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TDIM - Sharan Rani Backliwal's Birth Anniversary - 9th Apr

Posted April 09, 2014 @ 13:26 pm
by TDIM

Sharan Rani Backliwal's Birth Anniversary

TDIM - Sharan Rani Backliwal's Birth Anniversary - 9th Apr

Sharan Rani Backliwal was an Indian classical instrumentalist and music scholar, best known for her expertise with the sarod.

 

Her private collection of 370 musical instruments ranging from the 15th to the 19th century are now part of the "Sharan Rani Backliwal Gallery of Musical Instruments" at the National Museum, New Delhi.

 

From the late 1930s, Sharan Rani presented her sarod recitals on the concert stage in India for over seven decades, receiving unprecedented critical acclaim. Since the 1950s she presented her sarod recitals abroad becoming the very first musician from India to go to many countries in all the continents. She played a vital role in introducing and popularising Indian classical music abroad. She was one of the very first to record for UNESCO and to release musical recordings with major record companies in the United States, Britain and France.

 

On the concert stage for over seven decades, many of her sarod recitals were graced by Presidents, Prime Ministers, Kings and Queens, and Heads of State of many countries. She performed at major music halls around the world and in many major music conferences in India. She gave many lecture demonstrations in India and abroad. She had a special fondness for children and young adults and always took out time to give special concerts and lec-dems, free of charge for them. She never turned down a request for a laudable cause and gave many benefit performances for charitable and worthy causes.

 

Concerned that the rich Dhrupad tradition was fading away, she was also the only artist keeping alive the tradition of playing Sarod with both Pakhawaj and Tabla. Hence, in many concerts, she also presented her solo recitals accompanied by both Tabla and Pakhawaj, besides her usual concerts wherein she was accompanied only by the Tabla.

 

Sharan Rani also wrote a history of the sarod, titled The Divine Sarod: Its Origin, Antiquity and Development, which was released in 1992, by Shri K.R. Narayanan, the then Vice President of India.[3] A second edition of The Divine Sarod was released in 2008 by Shri I.K. Gujral, former Prime Minister of India. She also wrote a number of articles on music.

 

Sharan Rani taught music through the Guru –Shishya parampara and never took any fees from her students. Many students also lived in her house as her resident-disciples for several years, free of charge. Many of her Indian and foreign students have gained repute in India and abroad.few names like Dr. aakashdeep.Dharmendra katha,prabhat kumar and rohit anand etc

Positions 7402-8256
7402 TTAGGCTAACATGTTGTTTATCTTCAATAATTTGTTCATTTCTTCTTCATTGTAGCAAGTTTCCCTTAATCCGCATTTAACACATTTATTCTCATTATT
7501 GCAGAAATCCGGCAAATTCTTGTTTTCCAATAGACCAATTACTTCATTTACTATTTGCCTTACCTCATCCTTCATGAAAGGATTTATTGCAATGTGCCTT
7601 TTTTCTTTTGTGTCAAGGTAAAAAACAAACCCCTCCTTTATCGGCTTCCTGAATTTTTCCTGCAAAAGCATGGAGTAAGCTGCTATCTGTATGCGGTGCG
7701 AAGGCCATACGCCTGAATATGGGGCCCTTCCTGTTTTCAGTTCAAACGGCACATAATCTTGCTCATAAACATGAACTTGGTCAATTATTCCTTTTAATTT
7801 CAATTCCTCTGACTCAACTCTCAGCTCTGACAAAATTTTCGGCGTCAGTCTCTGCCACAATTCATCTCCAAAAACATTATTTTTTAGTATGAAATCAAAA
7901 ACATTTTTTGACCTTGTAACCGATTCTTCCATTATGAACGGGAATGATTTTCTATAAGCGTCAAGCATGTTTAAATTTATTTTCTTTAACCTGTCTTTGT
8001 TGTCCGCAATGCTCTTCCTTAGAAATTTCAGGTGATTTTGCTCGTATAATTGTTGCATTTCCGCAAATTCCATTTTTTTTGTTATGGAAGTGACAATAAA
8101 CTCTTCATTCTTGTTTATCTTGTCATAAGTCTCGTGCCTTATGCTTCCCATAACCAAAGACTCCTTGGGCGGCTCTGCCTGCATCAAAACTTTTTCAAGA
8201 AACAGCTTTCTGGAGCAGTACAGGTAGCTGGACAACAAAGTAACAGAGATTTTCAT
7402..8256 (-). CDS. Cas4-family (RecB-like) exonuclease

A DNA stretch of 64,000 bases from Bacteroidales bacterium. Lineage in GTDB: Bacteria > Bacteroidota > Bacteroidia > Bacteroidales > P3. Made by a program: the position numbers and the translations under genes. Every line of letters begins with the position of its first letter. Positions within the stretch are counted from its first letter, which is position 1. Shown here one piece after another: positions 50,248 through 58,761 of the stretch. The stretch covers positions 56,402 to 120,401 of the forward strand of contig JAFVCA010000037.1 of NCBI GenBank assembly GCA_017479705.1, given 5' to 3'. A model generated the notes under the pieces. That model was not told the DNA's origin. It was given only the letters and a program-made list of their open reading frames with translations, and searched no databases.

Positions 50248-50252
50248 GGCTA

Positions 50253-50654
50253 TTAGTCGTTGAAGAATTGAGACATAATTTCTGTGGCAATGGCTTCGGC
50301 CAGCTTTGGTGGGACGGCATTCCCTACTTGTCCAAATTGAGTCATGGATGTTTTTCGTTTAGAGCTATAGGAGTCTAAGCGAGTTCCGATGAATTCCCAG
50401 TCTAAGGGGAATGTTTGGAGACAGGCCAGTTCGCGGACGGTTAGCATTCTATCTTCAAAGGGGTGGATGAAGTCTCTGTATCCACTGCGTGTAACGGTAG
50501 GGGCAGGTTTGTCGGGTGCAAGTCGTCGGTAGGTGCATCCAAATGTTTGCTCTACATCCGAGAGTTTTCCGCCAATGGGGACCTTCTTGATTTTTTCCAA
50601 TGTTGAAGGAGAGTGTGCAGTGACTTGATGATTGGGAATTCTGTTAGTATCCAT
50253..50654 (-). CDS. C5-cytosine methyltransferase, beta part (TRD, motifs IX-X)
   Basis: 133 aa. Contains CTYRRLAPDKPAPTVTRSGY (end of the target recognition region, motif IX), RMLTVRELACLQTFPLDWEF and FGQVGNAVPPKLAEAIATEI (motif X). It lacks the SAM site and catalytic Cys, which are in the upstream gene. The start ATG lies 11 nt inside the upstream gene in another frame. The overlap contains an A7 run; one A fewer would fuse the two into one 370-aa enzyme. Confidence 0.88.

The National Museum has a unique collection of old and rare musical instruments donated by Sharan Rani from her collection. In India, in the pre-independence period, there was no museum in Delhi. No systematic effort had been made to preserve the heritage of Indian musical instruments. With single minded determination, Sharan Rani took upon herself the onerous challenge of finding and acquiring old and rare musical instruments. Slowly and consistently over decades and without any outside aid, she built up an unparalleled collection of rare musical instruments. As a legacy for future generations, she gave the National Museum, New Delhi nearly 450 old and rare musical instruments spanning from the 15th century to the 20th century in three linked donations in 1980, 1982 and 2002.

 

These instruments are housed in a permanent gallery, called the ‘Sharan Rani Backliwal Gallery of Musical Instruments’, in the National Museum, New Delhi, inaugurated and dedicated to the nation in 1980 by the then Prime Minister Smt. Indira Gandhi, who called it a ‘collection of rare musical instruments of national importance.’ In 1982 and 2002, she again gave instruments to the National Museum to further enrich the existing Sharan Rani collections in the Museum. The Sharan Rani collections highlight almost all the types of instruments used in Indian classical music. Some folk and tribal instruments are also exhibited in the collections. She has also collected and given instruments formerly belonging to great maestros. One can also see western instruments which have been used for decades as Indian band instruments.

 

Due to her efforts, in 1998, Govt. of India’s Postal Department released the first ever set of four musical instruments (i.e. Sarod, Veena, Flute and Pakhawaj) and a first day cover based on four musical instruments from the "Sharan Rani Backliwal Gallery of Musical Instruments".

 

Sharan Rani being a master musician and ‘scholar artist’ collected and donated to the Museum, instruments that are not only masterpieces from an aesthetic point of view, but were also musically perfect specimens. She has with great care restored many old instruments before donating them. All the instruments were given in playing condition. The collections donated by her comprise also of varieties of instruments from different States of India, from different ‘Gharanas’ of music, covering different time periods, allowing for a methodical comparative and developmental study.

 

Sharan Rani actively participated in India’s struggle for freedom. Over the years, she silently helped many artists in need and helped many upcoming artists. Sharan Rani served as the Founder, President and Chairperson of leading music, cultural and educational institutions and organisations. Sharan Rani was one of the earliest artists of All India Radio and Doordarshan.

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Tags: music , This Day In Music , TDIM , Sharan Rani Backliwal

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